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Map: Nearly all of D.C.’s new affordable housing is being developed east of Rock Creek Park

And few homes have been affordable to “extremely low-income” families, according to a new analysis

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Less than 1 percent of the District’s recent affordable housing—whether in projects that have opened, are being built, or involve older buildings that are being preserved—exists in Ward 3, the municipal division that covers most of upper Northwest, to the west of Rock Creek Park.

“This means that the District’s affordable housing investments have bypassed many of the DC neighborhoods most desirable to many families, due to their high-performing schools, grocery store access, and plentiful recreational space,” explains Claire Zippel, an analyst at the D.C. Fiscal Policy Institute (DCFPI), a left-leaning advocacy group that examines poverty.

On Tuesday, DCFPI released a new interactive map of the affordable housing that D.C. has built, planned, or preserved since 2015. It used data from the District’s Open Data portal in conjunction with data from two dashboards maintained by the D.C. Department of Housing and Community Development. DCFPI also pulled from press releases, developers’ websites, media reports, and materials by the D.C. Housing Authority, which manages public housing.

The map shows that only 53 homes out of the 9,285 total recent affordable homes, or about 0.6 percent, are located in Ward 3, which runs from Palisades to Chevy Chase, D.C. All 53 of the units, Zippel writes, were built as a result of inclusionary zoning, a District program that requires developers to set aside between 8 and 10 percent of new residences as affordable housing. None was built with housing subsidies, like affordable housing funds or tax credits.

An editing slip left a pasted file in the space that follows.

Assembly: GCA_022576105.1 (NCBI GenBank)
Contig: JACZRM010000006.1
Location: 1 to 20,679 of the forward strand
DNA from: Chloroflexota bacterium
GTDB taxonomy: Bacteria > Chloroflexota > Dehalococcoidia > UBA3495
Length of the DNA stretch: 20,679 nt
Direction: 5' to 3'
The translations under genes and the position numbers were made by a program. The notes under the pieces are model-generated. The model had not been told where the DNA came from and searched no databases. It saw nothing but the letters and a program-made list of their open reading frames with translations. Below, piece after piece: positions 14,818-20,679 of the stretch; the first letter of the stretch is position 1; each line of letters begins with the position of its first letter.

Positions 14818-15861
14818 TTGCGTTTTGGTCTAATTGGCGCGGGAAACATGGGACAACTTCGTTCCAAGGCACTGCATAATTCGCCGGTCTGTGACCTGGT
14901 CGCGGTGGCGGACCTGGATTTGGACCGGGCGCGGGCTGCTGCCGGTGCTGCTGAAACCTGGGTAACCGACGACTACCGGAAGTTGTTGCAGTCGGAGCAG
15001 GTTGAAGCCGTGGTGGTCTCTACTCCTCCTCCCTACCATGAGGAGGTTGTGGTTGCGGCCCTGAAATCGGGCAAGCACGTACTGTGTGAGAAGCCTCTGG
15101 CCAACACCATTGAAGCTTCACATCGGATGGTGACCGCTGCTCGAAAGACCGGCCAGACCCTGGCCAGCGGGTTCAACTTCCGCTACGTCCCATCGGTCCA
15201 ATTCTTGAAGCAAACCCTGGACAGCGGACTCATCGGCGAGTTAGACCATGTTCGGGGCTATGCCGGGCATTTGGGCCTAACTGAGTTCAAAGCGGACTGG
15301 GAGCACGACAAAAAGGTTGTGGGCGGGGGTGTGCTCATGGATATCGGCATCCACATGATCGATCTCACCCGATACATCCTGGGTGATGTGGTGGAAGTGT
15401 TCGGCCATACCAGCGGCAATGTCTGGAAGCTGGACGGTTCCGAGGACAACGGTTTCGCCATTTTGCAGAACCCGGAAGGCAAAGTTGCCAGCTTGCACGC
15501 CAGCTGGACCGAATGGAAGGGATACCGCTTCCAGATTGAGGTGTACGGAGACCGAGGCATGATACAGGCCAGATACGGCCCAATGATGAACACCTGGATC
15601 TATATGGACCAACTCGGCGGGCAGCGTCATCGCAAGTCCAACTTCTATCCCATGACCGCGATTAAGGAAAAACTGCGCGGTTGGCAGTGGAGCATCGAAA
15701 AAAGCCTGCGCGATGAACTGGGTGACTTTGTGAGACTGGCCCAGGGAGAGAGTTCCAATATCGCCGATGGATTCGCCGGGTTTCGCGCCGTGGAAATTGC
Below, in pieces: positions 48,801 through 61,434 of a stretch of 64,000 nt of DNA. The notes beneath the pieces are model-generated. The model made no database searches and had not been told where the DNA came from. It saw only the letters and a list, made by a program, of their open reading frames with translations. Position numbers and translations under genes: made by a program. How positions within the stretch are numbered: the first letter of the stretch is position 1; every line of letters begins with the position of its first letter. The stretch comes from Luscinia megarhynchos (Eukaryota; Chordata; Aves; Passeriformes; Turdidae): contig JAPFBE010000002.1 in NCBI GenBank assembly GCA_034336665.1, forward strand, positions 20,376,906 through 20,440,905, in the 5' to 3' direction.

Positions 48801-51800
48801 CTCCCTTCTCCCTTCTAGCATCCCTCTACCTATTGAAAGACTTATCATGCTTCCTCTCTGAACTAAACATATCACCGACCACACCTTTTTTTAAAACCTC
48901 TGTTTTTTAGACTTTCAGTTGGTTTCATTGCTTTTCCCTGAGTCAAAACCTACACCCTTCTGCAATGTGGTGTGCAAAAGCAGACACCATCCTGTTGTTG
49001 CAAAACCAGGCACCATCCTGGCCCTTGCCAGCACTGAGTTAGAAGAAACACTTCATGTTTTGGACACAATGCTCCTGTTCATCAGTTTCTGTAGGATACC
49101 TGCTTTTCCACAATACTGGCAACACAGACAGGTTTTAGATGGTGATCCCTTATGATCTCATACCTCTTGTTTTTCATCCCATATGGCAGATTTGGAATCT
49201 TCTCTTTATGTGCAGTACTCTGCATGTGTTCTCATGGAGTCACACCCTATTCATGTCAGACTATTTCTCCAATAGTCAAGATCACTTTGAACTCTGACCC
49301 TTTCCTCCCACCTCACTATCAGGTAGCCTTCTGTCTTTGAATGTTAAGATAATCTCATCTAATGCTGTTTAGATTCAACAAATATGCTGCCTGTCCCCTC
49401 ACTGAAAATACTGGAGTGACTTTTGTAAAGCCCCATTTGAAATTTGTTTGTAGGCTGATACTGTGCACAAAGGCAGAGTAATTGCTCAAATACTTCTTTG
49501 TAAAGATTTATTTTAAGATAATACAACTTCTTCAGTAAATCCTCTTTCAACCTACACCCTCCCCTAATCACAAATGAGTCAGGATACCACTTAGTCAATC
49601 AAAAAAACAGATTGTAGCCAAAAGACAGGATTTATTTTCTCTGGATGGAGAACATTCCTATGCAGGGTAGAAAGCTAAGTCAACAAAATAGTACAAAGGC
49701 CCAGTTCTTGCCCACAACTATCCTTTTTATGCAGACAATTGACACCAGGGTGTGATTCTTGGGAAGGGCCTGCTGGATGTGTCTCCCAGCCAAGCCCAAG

Why so little new affordable housing in D.C.’s upper Northwest neighborhoods? Zippel says high land and construction costs are one factor, as are certain criteria that the District uses when awarding affordable housing funds that effectively prioritize lower-cost projects. But restrictive zoning and neighborhood opposition that discourage new development also play a role, she says, preventing “even inclusionary zoning units from being created” in projects.

By contrast, Ward 8, which covers much of Southeast, has seen the greatest share of new affordable housing among the District’s eight wards. Wards 6 and 7 toward east D.C. follow.

DCFPI

Ward 8 has the highest poverty rate in the District, with more than one-in-three families and almost half of all children living under the federal poverty line. In recent years, poverty has declined west of the river, but increased east of the river, where Wards 7 and 8 are located.

Another takeaway from DCFPI’s analysis is that families who are “extremely low-income,” or make below 30 percent of the area median income (about $33,000 a year for a family of four), have not widely benefited from the District’s affordable housing investments. “Most new affordable housing units have been for households with higher income levels, largely 50 percent or 60 percent of the area median income,” Zippel explains, noting that three-in-10 of the units serving extremely low-income families are public housing to be redeveloped.

DCFPI

“While it’s laudable that the city is creating and preserving thousands of affordable homes, the District must be more strategic about where, and to whom, its housing investments are directed,” she concludes. DCFPI’s map comes as the District weighs potential changes to its Comprehensive Plan for growth, which some residents believe could help increase the level of affordable housing in D.C., and as it seeks to create a full database for affordable housing.